There’s a lot of chatter in marketing circles about the importance of building a platform, about using the power of “content marketing” to get people to connect with you.
I couldn’t agree more. Many of our clients whose books we develop and publish authored a book precisely to be able to connect with more people, to offer them valuable information that would build trust and connection that ultimately leads to a customer engagement.
However, once you understand the power of content marketing, you must not fall prey to the “one and done” mentality. You can’t just offer a free report or ebook and then assume your audience will stay with you. No, you have to keep your audience hungry for more.
One of the best ways to do that is to regularly share fresh stories. People love stories. Each story you tell needs to both satisfy and make your audience hungry for more. Remember the Fox television series 24? Jack Bower became a national hero through those seasons. I can remember nights when my wife and I would DVR the shows and then binge watch multiple episodes. Why? Because while each hour-long episode was insanely satisfying, the show’s creators were masters at ending each episode with a hook that made us want to keep watching.
So when you write your book, by all means, share stories to illustrate your points. But keep collecting fresh stories to share in your blogs, e-newsletters, and social media.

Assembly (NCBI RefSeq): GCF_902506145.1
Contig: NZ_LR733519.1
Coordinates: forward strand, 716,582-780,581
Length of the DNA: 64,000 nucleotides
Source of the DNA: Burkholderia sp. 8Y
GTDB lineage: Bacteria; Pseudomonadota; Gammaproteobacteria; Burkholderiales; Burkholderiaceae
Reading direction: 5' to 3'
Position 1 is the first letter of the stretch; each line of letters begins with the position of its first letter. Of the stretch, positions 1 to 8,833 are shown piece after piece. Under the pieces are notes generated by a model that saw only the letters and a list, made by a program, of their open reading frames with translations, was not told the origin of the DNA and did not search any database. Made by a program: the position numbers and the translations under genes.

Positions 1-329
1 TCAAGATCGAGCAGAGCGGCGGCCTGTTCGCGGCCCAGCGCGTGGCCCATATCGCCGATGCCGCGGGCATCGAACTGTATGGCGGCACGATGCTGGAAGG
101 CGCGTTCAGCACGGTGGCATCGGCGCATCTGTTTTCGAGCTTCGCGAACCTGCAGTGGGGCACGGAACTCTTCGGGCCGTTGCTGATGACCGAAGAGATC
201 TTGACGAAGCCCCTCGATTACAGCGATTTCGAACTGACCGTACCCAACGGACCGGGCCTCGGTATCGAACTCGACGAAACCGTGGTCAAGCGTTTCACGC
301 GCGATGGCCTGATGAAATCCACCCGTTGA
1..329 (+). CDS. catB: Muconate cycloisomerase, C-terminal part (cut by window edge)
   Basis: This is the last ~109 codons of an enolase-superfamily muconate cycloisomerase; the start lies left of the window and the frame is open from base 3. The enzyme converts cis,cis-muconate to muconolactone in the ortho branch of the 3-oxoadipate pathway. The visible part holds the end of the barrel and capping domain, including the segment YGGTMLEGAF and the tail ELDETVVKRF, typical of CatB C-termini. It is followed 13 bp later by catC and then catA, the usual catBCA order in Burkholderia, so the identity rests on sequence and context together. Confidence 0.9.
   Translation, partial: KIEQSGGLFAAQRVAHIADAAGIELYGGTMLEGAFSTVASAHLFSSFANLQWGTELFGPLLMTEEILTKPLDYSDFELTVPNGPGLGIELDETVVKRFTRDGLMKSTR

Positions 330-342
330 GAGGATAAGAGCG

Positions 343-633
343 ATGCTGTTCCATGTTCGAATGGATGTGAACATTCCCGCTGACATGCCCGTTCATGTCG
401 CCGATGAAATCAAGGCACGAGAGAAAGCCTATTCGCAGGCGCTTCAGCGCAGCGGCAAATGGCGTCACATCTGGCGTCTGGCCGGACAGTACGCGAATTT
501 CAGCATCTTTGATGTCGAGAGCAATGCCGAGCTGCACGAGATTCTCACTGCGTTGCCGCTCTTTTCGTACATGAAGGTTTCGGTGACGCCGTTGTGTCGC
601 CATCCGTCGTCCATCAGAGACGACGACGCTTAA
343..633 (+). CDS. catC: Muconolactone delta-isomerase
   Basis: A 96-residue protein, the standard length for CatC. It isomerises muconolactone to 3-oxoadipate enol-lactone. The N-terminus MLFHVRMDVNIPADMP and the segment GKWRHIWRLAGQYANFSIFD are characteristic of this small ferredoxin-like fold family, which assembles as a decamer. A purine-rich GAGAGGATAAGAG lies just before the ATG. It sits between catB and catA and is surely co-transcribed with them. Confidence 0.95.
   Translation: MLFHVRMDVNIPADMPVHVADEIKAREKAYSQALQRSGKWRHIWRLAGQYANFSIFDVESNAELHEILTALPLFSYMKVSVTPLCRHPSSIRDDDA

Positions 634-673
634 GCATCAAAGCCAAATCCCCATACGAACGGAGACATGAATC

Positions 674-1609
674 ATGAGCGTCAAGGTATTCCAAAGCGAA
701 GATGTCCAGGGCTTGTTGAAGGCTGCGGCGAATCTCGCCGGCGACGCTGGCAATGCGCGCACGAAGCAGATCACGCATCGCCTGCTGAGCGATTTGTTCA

Ever notice how the most successful novelists create a character that enables them to write multiple books built around that character? The end of each novel typically offers you a preview of the next book in the series.
Apply this mindset to your marketing. Be continually sharing fresh stories and “Ah-Ha!” insights that bring value to your audience and keeps them engaged with you.
Plan ahead. Build a schedule of stories to share. Maybe what happened to you yesterday in a meeting won’t apply to what you plan to write about this week, but log it because that story might perfectly illustrate a point you want to make or a new resource or service you want to offer your audience a few months down the road.
So become not just a master storyteller. Be a master story collector!